Rebel gains 'change Libya dynamic'

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The Independent Online

The seizure by Libyan rebels of two key oil towns could produce "a very different political dynamic" in Colonel Muammar Gaddafi's regime, Defence Secretary Liam Fox said today.

The rebels continued their rapid advance westwards, taking the coastal towns of Brega and Ras Lanuf as the regime's forces fell back in the face of coalition air strikes.



Dr Fox said that the rebel gains could give them effective control of Libya's entire oil export industry, potentially weakening Colonel Gaddafi's grip on power in Tripoli.



"As they move round the coast, of course, the rebels will increasingly control the exit points of Libya's oil," he told BBC1's The Andrew Marr Show.



"That will produce a very dynamic and a very different equilibrium inside Libya. How that will play out in terms of public opinion and the Gaddafi regime remains to be seen."



The latest rebel advance came after coalition air strikes - including by RAF Tornado GR4s - targeted the regime's tanks and armoured vehicles around the strategic town of Ajdabiya, which fell to the rebels yesterday.



That opened the path to Brega, a major oil export terminal, and the massive oil refining complex of Ras Lanuf, which together accounted for a large slice of Libya's 1.5 million barrels a day of exports, before production stopped with the uprising last month.



Dr Fox told Sky News's Murnaghan programme: "There is no doubt that we've given a fillip to the rebels, that they have increased confidence and I hope that what will ultimately happen is that, without further bloodshed, the people of Libya will rise up and be able to determine what sort of government they want."



US Defence Secretary Robert Gates said that Col Gaddafi's capability to move armour to threaten the rebels' strongholds in the east, such as Benghazi, had "pretty well been eliminated".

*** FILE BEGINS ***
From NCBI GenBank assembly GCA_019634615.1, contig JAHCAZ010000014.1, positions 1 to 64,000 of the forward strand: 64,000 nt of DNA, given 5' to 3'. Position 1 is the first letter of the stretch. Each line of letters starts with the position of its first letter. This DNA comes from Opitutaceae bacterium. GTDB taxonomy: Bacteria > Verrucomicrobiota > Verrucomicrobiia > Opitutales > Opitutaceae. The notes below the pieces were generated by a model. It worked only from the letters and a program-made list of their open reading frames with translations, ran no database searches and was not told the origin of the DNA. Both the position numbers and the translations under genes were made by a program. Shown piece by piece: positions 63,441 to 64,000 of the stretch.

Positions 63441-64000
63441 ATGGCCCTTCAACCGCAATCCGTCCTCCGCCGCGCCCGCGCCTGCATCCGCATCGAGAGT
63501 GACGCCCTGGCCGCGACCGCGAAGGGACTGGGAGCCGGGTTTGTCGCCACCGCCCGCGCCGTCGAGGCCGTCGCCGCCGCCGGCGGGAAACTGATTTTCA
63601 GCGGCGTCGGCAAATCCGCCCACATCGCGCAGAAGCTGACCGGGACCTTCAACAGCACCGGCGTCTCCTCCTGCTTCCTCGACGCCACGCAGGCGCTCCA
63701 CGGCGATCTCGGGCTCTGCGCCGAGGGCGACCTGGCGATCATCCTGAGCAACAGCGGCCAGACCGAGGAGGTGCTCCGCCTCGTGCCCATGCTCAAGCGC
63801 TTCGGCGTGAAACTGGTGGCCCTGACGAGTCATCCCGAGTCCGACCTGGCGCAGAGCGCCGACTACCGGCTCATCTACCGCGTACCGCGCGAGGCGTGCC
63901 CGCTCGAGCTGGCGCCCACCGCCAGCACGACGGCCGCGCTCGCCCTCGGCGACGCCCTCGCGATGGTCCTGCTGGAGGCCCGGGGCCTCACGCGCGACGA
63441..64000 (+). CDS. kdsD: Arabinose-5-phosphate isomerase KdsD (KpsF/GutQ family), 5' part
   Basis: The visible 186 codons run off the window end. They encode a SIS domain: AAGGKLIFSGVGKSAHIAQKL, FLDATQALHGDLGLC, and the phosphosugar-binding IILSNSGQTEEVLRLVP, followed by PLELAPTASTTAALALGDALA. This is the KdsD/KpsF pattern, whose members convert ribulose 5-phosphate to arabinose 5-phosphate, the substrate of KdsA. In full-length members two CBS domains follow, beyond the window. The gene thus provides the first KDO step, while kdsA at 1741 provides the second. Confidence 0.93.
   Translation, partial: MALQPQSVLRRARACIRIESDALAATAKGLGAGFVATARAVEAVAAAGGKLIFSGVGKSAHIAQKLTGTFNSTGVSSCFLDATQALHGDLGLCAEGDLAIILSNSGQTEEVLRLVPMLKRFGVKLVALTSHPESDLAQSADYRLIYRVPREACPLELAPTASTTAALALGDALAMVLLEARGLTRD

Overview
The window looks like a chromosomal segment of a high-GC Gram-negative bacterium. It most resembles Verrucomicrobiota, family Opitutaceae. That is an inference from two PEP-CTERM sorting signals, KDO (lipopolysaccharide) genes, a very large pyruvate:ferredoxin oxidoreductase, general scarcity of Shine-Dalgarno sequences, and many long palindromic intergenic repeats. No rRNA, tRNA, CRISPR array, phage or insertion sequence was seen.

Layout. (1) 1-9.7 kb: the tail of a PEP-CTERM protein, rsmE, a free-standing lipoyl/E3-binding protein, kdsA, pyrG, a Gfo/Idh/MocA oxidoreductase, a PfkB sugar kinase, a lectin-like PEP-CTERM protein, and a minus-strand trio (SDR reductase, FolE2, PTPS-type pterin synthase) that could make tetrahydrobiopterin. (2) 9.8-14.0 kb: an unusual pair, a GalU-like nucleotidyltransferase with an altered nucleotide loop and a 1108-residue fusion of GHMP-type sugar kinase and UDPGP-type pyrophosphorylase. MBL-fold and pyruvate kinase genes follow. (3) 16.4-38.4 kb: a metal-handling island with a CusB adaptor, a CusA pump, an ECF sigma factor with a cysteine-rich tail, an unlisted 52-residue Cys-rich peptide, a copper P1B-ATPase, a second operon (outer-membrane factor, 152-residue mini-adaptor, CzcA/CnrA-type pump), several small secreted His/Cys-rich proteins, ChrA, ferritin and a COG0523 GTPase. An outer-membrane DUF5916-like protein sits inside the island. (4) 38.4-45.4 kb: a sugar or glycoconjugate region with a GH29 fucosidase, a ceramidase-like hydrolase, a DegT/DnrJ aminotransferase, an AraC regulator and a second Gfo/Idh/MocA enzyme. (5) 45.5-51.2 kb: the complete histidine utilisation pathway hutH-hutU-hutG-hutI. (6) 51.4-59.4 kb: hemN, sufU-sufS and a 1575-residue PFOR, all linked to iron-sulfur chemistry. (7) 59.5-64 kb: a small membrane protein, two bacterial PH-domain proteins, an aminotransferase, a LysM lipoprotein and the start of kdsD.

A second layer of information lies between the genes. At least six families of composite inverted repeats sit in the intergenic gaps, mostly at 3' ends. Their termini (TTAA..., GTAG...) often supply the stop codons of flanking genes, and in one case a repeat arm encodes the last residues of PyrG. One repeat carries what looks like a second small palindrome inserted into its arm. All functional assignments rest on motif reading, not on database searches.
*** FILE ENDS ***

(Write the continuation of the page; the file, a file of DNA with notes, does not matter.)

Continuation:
"We will have to keep our eye on that because he still has ground forces at his beck and call but the reality is that they are under a lot of pressure," he told ABC television in the United States.



"There are some signs that they are moving back towards the east."



After he last week appeared to open up the possibility that Col Gaddafi could be a legitimate target for air strikes, Dr Fox made clear that the coalition did not target individuals.



His earlier comments had appeared to put him at odds with the Chief of the Defence Staff, General Sir David Richards, who said that targeting regime figures was not allowed under the terms of United Nations Security Council resolutions.



Dr Fox said: "We don't target individuals. The aim of the UN resolution is very clear, it is about protecting the civilian population.



"If Col Gaddafi now goes, that of course is a bonus. Losing Gaddafi is an aspiration, it is not part of the UN resolution."



Dr Fox also ruled out supplying arms to the rebels, who cannot match the superior firepower of Col Gaddafi's forces, as it would fall foul of the UN arms embargo on Libya.



"We are not arming the rebels, we are not planning to arm the rebels," he said.



He was, however, forced to deny press reports that he had been frozen out of key decisions on Libya by David Cameron, dismissing them as "media tittle-tattle".



"If what I read in the papers this morning is true, I must have been imagining all those meetings I have been at in the last three weeks and the phone calls late at night, including from the Prime Minister," he said.

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